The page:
Harrington, “members and neighbors who maybe did not
know each other before are now calling one another and
forming new friendships.”
Another idea was to go online.
“Most of our members are
in their 70s and 80s. There is no reason why they can’t
use video conferencing,” says Harrington.
“If our members
cannot go the events, we will bring events to them.”
The
Village is now providing online meditation and chair Yoga
classes;
having online discussion groups; Professor Lois
Ascher, a Village Board Member, will be providing a three-
part lecture series entitled “Public Space, Common
Ground”; and member Paula Wright, a Road Scholar
ambassador and world traveler, is planning a slide show of
her Antarctica and Arctic Circle trips.
“The video
conferencing is going great,” says Harrington.
“We have
lots of ideas and are just getting started. We’ll continue to
provide services such as running errands and doing food
shopping as best we can while following CDC guidelines
and practicing physical distancing, but for now we are not
going into members’ homes. We are a community and will
get through this together.”
The Greater Newburyport Village is a local, non-profit,
membership organization open to people over 55
promoting living well and independently
through
community engagement and neighborly support.
You can learn more about the Village by going to their
website
www.greaternewburyportvillage.org
.


Greater Newburyport Village finds new ways to serve
members
When the Coronavirus pandemic struck and physical
distancing became vital, the Greater Newburyport Village
had to
rethink how it could continue to serve the needs of
its members.
“Much of what we do,” says Paul Harrington, President of
the Greater Newburyport Village, “involves face-to-face
encounters with people over 55. We give people rides,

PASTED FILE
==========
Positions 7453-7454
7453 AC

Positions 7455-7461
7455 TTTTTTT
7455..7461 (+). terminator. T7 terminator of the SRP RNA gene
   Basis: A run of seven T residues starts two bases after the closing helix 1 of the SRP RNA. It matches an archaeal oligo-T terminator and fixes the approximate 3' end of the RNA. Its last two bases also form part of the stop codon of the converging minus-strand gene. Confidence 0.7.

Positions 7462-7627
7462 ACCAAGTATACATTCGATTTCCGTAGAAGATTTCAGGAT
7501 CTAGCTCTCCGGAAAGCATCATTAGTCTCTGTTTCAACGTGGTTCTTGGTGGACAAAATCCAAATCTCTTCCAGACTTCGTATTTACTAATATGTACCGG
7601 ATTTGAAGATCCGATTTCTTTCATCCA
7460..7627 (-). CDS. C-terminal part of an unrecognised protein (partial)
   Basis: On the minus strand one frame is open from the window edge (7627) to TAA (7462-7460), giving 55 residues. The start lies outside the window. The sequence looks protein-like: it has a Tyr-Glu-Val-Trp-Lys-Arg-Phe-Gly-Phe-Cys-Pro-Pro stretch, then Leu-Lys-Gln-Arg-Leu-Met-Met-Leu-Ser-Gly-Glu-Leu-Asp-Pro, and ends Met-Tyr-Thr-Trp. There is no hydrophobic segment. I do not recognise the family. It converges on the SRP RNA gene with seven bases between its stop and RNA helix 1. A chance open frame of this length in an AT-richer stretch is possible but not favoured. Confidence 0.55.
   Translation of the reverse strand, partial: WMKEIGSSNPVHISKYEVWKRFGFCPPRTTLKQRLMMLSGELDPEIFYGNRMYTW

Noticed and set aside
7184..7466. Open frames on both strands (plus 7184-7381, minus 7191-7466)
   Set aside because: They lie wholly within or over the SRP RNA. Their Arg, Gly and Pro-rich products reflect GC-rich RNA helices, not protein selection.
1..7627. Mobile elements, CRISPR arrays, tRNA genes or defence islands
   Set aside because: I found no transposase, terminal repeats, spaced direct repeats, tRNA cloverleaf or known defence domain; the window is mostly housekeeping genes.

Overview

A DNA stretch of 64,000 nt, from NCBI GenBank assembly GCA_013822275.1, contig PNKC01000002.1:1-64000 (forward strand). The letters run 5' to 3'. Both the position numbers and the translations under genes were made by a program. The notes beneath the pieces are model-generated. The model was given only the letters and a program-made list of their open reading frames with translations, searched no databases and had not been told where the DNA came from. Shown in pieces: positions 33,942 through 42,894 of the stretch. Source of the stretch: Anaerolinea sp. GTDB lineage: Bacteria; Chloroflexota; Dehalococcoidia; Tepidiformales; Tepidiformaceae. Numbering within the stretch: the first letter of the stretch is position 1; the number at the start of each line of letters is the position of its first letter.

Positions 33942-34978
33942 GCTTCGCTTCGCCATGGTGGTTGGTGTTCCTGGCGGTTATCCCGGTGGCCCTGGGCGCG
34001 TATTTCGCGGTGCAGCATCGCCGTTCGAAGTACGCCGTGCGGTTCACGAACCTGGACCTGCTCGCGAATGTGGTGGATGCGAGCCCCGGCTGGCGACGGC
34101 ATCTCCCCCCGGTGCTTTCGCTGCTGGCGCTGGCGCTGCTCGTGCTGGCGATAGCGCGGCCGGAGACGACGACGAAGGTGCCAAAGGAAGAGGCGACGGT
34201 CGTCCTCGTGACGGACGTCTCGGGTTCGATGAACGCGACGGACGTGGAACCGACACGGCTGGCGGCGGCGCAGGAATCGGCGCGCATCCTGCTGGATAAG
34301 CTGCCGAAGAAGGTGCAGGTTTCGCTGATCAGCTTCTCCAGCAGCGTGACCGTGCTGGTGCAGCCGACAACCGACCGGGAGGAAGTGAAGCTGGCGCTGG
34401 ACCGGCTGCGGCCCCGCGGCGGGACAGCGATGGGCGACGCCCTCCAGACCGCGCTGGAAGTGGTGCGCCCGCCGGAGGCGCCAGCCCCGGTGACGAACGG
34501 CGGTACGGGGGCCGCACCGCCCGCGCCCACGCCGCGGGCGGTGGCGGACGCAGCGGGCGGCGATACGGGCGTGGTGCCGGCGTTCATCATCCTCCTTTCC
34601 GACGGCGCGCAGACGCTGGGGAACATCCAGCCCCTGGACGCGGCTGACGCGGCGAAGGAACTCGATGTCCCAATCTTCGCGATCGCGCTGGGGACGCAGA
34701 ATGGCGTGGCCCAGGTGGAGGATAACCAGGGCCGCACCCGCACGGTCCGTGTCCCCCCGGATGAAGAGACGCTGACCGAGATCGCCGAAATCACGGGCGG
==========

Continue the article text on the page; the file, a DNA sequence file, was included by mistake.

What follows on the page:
take them to the doctor, help with chores and minor
household repairs, offer lectures and group dinners, go to
museums and movies together – all things that fight
isolation and help people on a daily basis.
Sadly these
things are now dangerous for our members, and for our
volunteers who are our vital helpers.”
According to Harrington, the Village has provided over
1200 unique service calls to its members in the four years
the Village has been in operation.
“Suddenly, everything
dried up. No one wanted people in their homes and of
course,
we had to cancel all social activities. We needed
to figure out how to stay connected. So Village volunteers
called each member to ask how they were and what they
needed. Some members were lonely and anxious and
wanted daily or weekly check-in calls so they could be in
touch with other people. “So that is ongoing,“ says
Harrington, “members and neighbors who maybe did not
know each other before are now calling one another and
forming new friendships.”
Another idea was to go online.
“Most of our members are
in their 70s and 80s. There is no reason why they can’t
use video conferencing,” says Harrington.
“If our members
cannot go the events, we will bring events to them.”
The
Village is now providing online meditation and chair Yoga
classes;
having online discussion groups; Professor Lois
Ascher, a Village Board Member, will be providing a three-
part lecture series entitled “Public Space, Common
Ground”; and member Paula Wright, a Road Scholar
ambassador and world traveler, is planning a slide show of
her Antarctica and Arctic Circle trips.
“The video
conferencing is going great,” says Harrington.
“We have
lots of ideas and are just getting started. We’ll continue to
provide services such as running errands and doing food
shopping as best we can while following CDC guidelines
and practicing physical distancing, but for now we are not
going into members’ homes. We are a community and will
get through this together.”
The Greater Newburyport Village is a local, non-profit,
membership organization open to people over 55
promoting living well and independently
through
community engagement and neighborly support.
You can learn more about the Village by going to their
website
www.greaternewburyportvillage.org
.


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similar villages in 200+ communities across the country.